Princeton Diversity Partners understands the various challenges and obstacles that must be overcome for a successful EA implementation. Our consultants focus on defining the organization’s critical EA success factors and developing an actionable plan to achieve those goals. Our methodology is adaptable and proven: we focus on understanding the organization’s goals and objectives, defining and documenting the current and to be environments, and developing a roadmap to get there.


    Analyze the Business

    We obtain an understanding of exactly how the organization conducts their business and ensure that strategic goals and objectives are understood and documented. These strategic objectives will eventually become the primary drivers within the EA for the technology and processes that are identified, established, or obtained. Identifying how the organization as a whole is structured and managed will help determine how the organization will eventually interact, update, and maintain the EA, once implemented. Key deliverables in this phase typically include an EA business case, communication plan, tool landscape analysis, suggested implementation timeline and project plan, and a concept of operations.


    Define and Document the As-Is Environment

    Assessing the applications, technologies, and processes in place at the organization establishes a baseline EA model. We work to gather this information through existing artifacts, interviews with key personnel, and other existing data sources. We work to identify and resolve any data quality and accessibility issues at this stage and focus on developing the reports and queries that will be used to extract meaningful data out of the EA model. Key deliverables in this phase typically include a working as-is EA model for the organization, a set of reports, and a gap analysis for organizational and process capabilities and technology infrastructure.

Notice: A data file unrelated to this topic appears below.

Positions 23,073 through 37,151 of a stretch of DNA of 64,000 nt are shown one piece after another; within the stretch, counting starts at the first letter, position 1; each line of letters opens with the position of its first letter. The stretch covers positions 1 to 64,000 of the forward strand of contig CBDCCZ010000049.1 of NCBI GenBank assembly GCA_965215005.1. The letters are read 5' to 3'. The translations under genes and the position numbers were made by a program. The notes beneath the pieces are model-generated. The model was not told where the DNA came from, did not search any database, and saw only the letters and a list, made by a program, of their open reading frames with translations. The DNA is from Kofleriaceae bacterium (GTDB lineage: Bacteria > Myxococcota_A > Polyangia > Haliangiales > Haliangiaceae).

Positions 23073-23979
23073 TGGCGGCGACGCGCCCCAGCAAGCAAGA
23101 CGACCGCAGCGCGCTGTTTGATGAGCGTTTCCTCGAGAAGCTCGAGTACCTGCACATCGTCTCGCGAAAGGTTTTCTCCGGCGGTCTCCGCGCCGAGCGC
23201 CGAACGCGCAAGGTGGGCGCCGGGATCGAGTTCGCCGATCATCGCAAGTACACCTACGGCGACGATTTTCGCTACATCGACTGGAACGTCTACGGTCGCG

Define and Document the To-Be Environment

    With an understanding of existing gaps and inefficiencies, we work to define the desired state for the EA. Illustrating opportunities for cost savings, reuse, optimization, and interoperability will anchor the to-be architecture activities. Key deliverables in this phase typically include a working to-be EA model for the organization and identification analysis of targeted areas for improvement.


    Develop Action Plans

    Many enterprise architectures fall short of delivering the anticipated benefits due to a lack of understanding of how to get from where the organization is to where they want to be. We develop an actionable and achievable road map and action plan to move the organization to the optimally defined state. Both strategic long term goals as well as shorter term tactical goals that can be implemented are identified here. Key deliverables in this phase typically include completed Strategic Planning documentation, overall phased implementation plan, and a business case and action plan for achieving the desired EA.






    Princeton Diversity Partners

    Princeton Diversity Partners, LLC
    44 Tar Heels Road, Mercerville, NJ 08619
    Tel: 609.577.0048



    All content on this website is copyrighted and is the property of Princeton Diversity Partners.

    © Copyright 2013-14